When someone dies, their estate goes through a legal process known as probate. The executor is an important part of this process and is responsible for carrying out the deceased’s wishes.
However, sometimes the executor doesn’t do their job properly. If you think your executor has mishandled an estate, you may be able to sue them.
Who is the executor?
The executor is the person responsible for carrying out the deceased’s wishes. For one, they’re in charge of distributing the estate’s assets. They do so by following the instructions set forth in the will. If there is no will, they’ll follow state intestacy laws.
The executor is also responsible for paying the estate’s debts and taxes. They must do this before distributing any assets to beneficiaries. Lastly, the executor must deal with any estate litigation that may come up. This includes handling any lawsuits that are filed against the estate.
When can you sue the executor?
There are a few different reasons why you might want to sue your executor. One reason is if they’ve mishandled estate funds. This could include using estate funds for their own personal gain or failing to pay estate debts and taxes.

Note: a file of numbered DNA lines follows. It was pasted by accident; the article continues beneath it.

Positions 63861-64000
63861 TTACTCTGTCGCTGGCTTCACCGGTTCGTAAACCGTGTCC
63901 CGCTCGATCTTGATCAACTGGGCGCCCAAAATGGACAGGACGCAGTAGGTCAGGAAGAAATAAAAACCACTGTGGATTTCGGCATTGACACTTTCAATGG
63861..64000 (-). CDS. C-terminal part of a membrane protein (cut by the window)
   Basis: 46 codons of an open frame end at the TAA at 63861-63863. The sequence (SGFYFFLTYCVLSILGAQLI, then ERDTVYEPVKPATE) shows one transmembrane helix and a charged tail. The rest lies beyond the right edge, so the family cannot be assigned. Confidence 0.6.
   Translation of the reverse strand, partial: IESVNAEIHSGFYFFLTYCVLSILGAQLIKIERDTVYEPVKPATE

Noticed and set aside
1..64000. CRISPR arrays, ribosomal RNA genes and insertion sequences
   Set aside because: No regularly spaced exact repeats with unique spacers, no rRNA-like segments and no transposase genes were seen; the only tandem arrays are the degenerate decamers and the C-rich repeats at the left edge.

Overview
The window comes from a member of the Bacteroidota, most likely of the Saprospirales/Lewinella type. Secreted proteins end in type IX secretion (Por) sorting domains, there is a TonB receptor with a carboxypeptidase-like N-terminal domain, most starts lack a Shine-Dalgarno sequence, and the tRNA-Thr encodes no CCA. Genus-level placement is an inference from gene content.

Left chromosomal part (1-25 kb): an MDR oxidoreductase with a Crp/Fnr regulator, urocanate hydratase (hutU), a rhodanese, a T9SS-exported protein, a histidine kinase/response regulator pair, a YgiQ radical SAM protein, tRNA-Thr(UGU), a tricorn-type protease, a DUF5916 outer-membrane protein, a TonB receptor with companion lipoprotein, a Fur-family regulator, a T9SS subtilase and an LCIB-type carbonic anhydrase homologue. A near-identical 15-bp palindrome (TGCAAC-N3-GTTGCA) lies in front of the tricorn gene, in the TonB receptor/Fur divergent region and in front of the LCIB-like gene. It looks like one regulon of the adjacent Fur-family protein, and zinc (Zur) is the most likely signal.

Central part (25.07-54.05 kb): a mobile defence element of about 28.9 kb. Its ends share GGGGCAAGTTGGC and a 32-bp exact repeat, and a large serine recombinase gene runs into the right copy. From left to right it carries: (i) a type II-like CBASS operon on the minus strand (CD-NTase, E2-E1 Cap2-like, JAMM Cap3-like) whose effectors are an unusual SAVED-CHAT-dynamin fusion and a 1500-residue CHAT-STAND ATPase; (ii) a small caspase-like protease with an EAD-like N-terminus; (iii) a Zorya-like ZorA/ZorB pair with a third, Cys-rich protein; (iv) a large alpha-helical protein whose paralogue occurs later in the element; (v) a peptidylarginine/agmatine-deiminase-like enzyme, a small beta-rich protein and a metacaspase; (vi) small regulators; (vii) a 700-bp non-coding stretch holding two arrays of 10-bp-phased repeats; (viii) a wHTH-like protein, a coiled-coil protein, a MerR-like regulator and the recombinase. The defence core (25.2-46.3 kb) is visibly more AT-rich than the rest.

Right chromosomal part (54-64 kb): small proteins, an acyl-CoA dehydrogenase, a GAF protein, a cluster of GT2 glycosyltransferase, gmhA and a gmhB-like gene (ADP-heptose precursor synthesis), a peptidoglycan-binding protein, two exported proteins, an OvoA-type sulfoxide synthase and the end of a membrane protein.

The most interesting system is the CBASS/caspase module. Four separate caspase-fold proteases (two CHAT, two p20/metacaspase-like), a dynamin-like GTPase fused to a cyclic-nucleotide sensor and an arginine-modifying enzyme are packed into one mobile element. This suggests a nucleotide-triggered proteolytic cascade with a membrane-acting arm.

Another reason to sue an executor is if they’ve failed to properly carry out the deceased’s wishes. For example, if they’ve distributed assets in a way that doesn’t match the instructions set forth in the will. Lastly, you may want to sue an executor if they’ve been unfair or unreasonable during the estate administration process.
How do you sue the executor?
If you want to sue your executor, you’ll need to file a lawsuit in a civil court. You’ll need to state your reasons for suing and what damages you’re seeking. While determining this estate litigation case, the court will look at the executor’s actions and see if they were indeed negligent.
When filing your lawsuit, you’ll need to decide if you want to sue the executor personally or professionally. If you sue them professionally, they may be able to use estate assets to pay any damages that are awarded.
If you sue them personally, they’ll have to use their own money to pay damages. This is usually only done in cases of severe misconduct.
Suing your executor is a serious matter. You should only do so if you have a valid reason and you’re prepared to see the case through to the end.